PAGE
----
I’ve always been an avid reader of thrillers, and find that the themes populating the best seller list frequently reflect people’s perceptions of the world at large. For instance, the fear of extraterrestrial life in the ’70s spanned a whole new world of science fiction classics; and when a spate of serial killers became national news in the ’90s, fiction quickly followed suit, with books like Silence of the Lambs.
After the events of 9/11, terrorists became the new fictional villains.
So perhaps it comes as no surprise that the “villains” in today’s hottest thriller novels are increasingly not a “who” but a “what.” Indeed, best sellers like Evil, Inc. and Power Play, which feature companies as the new bad guys, say a great deal about how people perceive business. These fictional companies pay for their top executives’ personal vacations by embezzling employees’ hard-earned pension funds, commit mass layoffs so they can move jobs to overseas sweat shops, knowingly use dangerous, toxic or defective materials to cut costs and even blow up plants full of employees to solve financial issues and garner public sympathy.
And while these books are only fiction, the message – that big business is not to be trusted – is clearly one that resonates with John and Jane Q. Public.
It’s tough enough to do business in a tight economy, where consumers are scaling back on purchases and forgoing dreams in light of economic realities (Consumer Buying Trend). But businesses may find an even greater challenge in the increasing hostility that consumers feel toward companies that continue to make headlines for everything from layoffs to bankruptcy.
Simply put, consumers are angry. They are angry at what they perceive as greedy businesses that send executives on vacation via private jets while laying off thousands. They’re angry about government bail outs, which will ultimately be paid by their tax dollars, or their children’s and grandchildren’s tax dollars. They are angry about living in an increasingly insecure world where “the enemy” has morphed from some fantasy monster, serial killer or foreign terrorist into something much closer to home – the stock market, their personal bank or even their place of employment.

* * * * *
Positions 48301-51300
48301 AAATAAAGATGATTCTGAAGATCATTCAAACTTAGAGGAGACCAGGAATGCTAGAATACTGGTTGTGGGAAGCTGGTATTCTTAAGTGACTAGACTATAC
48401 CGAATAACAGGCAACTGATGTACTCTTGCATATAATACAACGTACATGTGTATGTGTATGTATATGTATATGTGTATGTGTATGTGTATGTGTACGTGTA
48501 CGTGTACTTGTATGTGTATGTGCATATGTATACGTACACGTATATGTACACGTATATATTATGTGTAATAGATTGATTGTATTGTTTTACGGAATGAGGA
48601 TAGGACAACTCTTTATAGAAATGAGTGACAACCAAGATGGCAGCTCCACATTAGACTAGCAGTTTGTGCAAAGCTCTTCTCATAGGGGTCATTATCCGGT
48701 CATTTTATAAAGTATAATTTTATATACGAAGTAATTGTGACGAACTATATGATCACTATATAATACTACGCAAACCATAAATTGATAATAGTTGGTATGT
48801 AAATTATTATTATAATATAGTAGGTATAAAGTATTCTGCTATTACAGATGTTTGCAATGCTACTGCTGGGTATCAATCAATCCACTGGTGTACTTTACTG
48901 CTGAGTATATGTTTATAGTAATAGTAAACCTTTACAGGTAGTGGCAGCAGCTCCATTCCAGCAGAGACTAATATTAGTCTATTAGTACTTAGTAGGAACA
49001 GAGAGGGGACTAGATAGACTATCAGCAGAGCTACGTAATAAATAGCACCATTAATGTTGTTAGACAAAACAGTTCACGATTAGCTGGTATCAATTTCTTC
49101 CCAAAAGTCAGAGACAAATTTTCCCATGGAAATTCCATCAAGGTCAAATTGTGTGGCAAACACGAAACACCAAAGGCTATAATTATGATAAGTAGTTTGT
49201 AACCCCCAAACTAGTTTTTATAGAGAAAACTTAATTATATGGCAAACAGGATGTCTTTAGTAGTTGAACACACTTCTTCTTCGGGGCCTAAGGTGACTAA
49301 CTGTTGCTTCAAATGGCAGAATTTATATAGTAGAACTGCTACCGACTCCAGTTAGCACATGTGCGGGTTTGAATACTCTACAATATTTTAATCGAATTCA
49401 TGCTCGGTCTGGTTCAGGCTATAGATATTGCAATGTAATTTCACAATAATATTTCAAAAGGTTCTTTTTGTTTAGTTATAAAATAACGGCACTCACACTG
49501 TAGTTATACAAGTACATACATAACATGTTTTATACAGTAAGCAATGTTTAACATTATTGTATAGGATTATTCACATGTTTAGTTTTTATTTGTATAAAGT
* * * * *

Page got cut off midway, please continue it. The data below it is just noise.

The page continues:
So, what does this mean to the kitchen and bath professional? Simply put, it means, no matter what products you carry in your showroom, trust is the hottest commodity you can sell right now.
Bewildered, scared and angry, consumers need a personal connection if you’re going to win their business today. There’s a whole psychological component to the consumer spending mindset that goes far beyond disposable income; too many people have started to see the world in terms of “them” and “us,” and they need to be convinced you’re “one of us” before opening their wallet.
They want to do business with people, rather than big companies, and they want a relationship in place in order to feel safe sealing the deal. They want to buy products that are personally recommended by someone who will take responsibility for the end result. And on some level, they want to give their money to “regular people,” not nameless, faceless corporations.
Fortunately, this is what most kitchen and bath firms excel at. Dealers and designers have long staked their reputations on offering the kind of creativity and personalized service big-box stores can rarely, if ever, duplicate.
For instance, in this month’s issue, Ellen Cheever talks about creative ideas for integrating appliances into cabinetry (see Appliance Interface). But it’s not just about creating beautiful or even functional design solutions. It’s about getting personal with clients. It’s about relating to them as human beings, understanding their specific needs, making them feel like they are people who matter, not just walking wallets. While this is always important, it’s now more important than ever.